Latest from the ATTA
- Women in Travel Chooses Digital Format for the International Women in Travel & Tourism Forum 2021
- Adventure Travel Trade Association Becomes Official Partner of Switzerland Tourism in their Newly Announced Swisstainable Strategy in Tourism
- From Guides to CEOs, Women in Adventure Travel are on the Rise
In 2005, I quit my job as a newspaper archivist in Spokane, Washington, to float the Colorado River through the Grand Canyon in a wooden dory.
You can’t float the Colorado through the Grand Canyon in a wooden dory without knowing about Martin Litton. The Grand Canyon, wooden dories and Martin Litton are an inseparable trio.
Martin Litton was a conservationist and an adventurer, who is credited with audacious feats of environmental salvation like preventing the Grand Canyon from becoming a series of mild cascading reservoirs. Litton died, at the age of 97, on November 30th of this year. And as I started reading remembrances of his life, I realized I never took the opportunity to thank Litton for keeping the Colorado undammed through Marble Canyon and Grand Canyon. And I had the chance to thank him in person years ago — one of the closest brushes with greatness of my life.
Martin Litton not only saved the Grand Canyon from environmental destruction, but he also created an outfitting company that would allow the stretch of river to have an appreciative audience. His Grand Canyon Dories company gave the gift of transformative adventure and the gift of the Grand Canyon to many lucky visitors (Grand Canyon Dories survives as part of the O.A.R.S. family).
Dories are flat-bottomed drift boats that Martin Litton iterated into what he thought was the perfect shape for the whitewater of the Grand Canyon. Dories are graceful but unforgiving. I saw a boat with its bow cracked clean off on a beach in the Grand Canyon. A note said “R.I.P. The Pima” and detailed her last hours pinned between a cliff wall at the bottom of Horn Creek rapid and the surge of the Colorado current. The oranges that fell out of her busted open hatches could be found floating in eddies below most rapids for miles and miles downstream. We were halfway through the trip and it was one of the more sobering moments of my life.
This was Litton’s chosen mode of transportation down the river. Sleek, fast, curvaceous, gorgeous. The shape of his fleet was bespoke for the whitewater of the Grand Canyon. Dories ride high on the tops of waves. They turn on a dime. They are the racecar to the rubber rafts’ bulldozer. To understand the appeal of the boat of Litton’s choice is to understand a bit about the man himself. He was a firecracker of a conservationist. He was a relentless advocate for wilderness. He was a daredevil with a cause.
“Martin Litton made a difference in this world and what he accomplished in his life will remain for thousands of years to come,” says O.A.R.S.’s Steve Markle. “He was a giant—a man before his time and one of the first to use adventure travel for good. He realized early on that the best way to protect a place is to help people really get to know it.”
Markle reminds us, “As many of us heard from Alexandra Cousteau two years ago at the Adventure Travel World Summit in Switzerland, ‘We save what we love, and we love what we know.’ Martin fought passionately for what he believed in and was unwilling to compromise. He was a role model for us all in so many ways and we should strive to fight so hard for the things we care about. More than anything, we owe him a debt of gratitude for his contributions to the Grand Canyon and to the California Redwoods. Because of him, these American treasures will be protected in their natural state for many generations to come. He will be missed, but what an incredible run he had!”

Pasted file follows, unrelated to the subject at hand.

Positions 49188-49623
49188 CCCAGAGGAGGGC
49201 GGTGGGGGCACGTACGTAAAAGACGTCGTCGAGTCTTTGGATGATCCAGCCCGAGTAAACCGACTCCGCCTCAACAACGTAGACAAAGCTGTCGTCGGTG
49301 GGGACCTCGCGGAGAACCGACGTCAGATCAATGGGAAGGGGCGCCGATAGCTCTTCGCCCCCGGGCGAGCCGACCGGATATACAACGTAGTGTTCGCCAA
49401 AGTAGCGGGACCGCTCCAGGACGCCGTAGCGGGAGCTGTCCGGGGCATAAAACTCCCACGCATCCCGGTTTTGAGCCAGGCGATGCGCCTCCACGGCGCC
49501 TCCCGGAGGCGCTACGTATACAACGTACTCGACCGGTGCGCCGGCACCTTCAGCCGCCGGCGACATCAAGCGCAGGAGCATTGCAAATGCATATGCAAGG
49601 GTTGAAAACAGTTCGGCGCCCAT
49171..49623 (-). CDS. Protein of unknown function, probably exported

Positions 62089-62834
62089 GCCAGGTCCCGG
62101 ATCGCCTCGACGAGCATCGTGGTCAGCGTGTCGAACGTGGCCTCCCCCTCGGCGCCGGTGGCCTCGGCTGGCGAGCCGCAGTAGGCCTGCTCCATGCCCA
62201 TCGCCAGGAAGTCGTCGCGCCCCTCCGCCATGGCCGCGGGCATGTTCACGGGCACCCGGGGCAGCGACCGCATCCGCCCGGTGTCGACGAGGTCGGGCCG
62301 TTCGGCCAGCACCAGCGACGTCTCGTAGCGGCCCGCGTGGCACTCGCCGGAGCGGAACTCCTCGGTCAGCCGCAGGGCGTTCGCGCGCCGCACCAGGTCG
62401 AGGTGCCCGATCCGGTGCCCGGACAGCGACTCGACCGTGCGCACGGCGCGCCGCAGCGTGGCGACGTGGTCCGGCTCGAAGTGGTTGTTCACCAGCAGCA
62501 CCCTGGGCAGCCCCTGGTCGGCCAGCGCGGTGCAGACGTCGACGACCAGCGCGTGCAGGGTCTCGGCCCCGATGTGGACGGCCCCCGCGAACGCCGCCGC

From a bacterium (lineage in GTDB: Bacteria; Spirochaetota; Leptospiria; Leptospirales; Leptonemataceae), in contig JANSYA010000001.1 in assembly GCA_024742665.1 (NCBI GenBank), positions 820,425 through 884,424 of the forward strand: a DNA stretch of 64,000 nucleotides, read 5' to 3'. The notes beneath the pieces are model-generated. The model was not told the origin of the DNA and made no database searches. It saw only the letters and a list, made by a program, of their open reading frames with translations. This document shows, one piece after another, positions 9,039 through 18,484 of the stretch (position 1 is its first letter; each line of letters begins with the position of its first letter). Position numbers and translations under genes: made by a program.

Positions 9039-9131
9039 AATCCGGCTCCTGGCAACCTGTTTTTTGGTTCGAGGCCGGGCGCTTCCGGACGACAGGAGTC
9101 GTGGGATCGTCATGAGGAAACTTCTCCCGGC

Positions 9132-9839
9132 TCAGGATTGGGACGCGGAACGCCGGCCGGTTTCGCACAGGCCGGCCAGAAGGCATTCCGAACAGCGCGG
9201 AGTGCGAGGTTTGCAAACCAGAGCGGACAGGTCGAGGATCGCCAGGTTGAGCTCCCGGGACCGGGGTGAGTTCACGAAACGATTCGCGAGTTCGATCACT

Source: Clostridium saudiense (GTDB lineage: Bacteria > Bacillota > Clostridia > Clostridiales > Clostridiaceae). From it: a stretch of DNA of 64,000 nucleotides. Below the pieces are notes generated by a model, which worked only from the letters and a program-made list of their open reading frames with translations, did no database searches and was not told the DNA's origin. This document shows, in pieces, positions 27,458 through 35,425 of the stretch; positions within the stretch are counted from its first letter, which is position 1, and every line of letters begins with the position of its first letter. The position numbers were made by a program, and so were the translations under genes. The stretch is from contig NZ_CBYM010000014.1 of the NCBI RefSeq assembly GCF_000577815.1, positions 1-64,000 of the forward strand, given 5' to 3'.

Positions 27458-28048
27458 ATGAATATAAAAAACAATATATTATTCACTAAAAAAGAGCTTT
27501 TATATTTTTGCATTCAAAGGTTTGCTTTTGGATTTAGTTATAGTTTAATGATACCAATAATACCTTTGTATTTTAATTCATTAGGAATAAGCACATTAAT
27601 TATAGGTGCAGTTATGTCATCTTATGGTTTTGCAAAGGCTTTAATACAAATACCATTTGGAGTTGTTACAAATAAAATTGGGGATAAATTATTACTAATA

Martin Litton lived the line between conservation and adventure. To love a place enough to save it, you have to know it as Cousteau said. You have to experience it: immerse yourself in it, be surprised by it, let a place terrify you a bit. When a place gets under your skin like this, you’re able to fight for it like it’s your child. Litton was a true adventure guide, too, in the sense that he led people through places in order for them to develop special relationships like this to places. He touched the lives of many in the adventure travel industry. It’s no coincidence that I got my first job in adventure travel just a few short weeks after returning from my first Grand Canyon river trip. In a way, I can credit Martin Litton for the call of adventure that drew me out of the dark basement of a local newspaper building and onto whatever path has kept me here.
We’ve received several remembrances from ATTA members over the past two weeks and reading them all will give you the best sense of who Martin Litton was and why his loss cannot go without impact on our industry:
- O.A.R.S. founder and president George Wendt said “Martin was an amazing guy and the entire Grand Canyon community owes him a tremendous debt of gratitude for the vital conservation work he did…” Read more on the O.A.R.S. blog: “The Legacy of Martin Litton.”
- ATTA storyteller Cameron Martindell wrote “A Game-Changer: Martin Litton” for the Mountain Gazette.
- The editors of Outside magazine published this remembrance, saying “… in that vein Litton delivered his greatest contribution to society—not a tangible thing that you can touch or see, but the preservation of the Grand Canyon itself.”
- Outside’s Kevin Fedarko was also interviewed on NPR’s All Things Considered about Litton. Fedarko’s book the Emerald Mile profiled Litton.
Feel free to leave your own remembrance of Martin Litton in the comments to this article.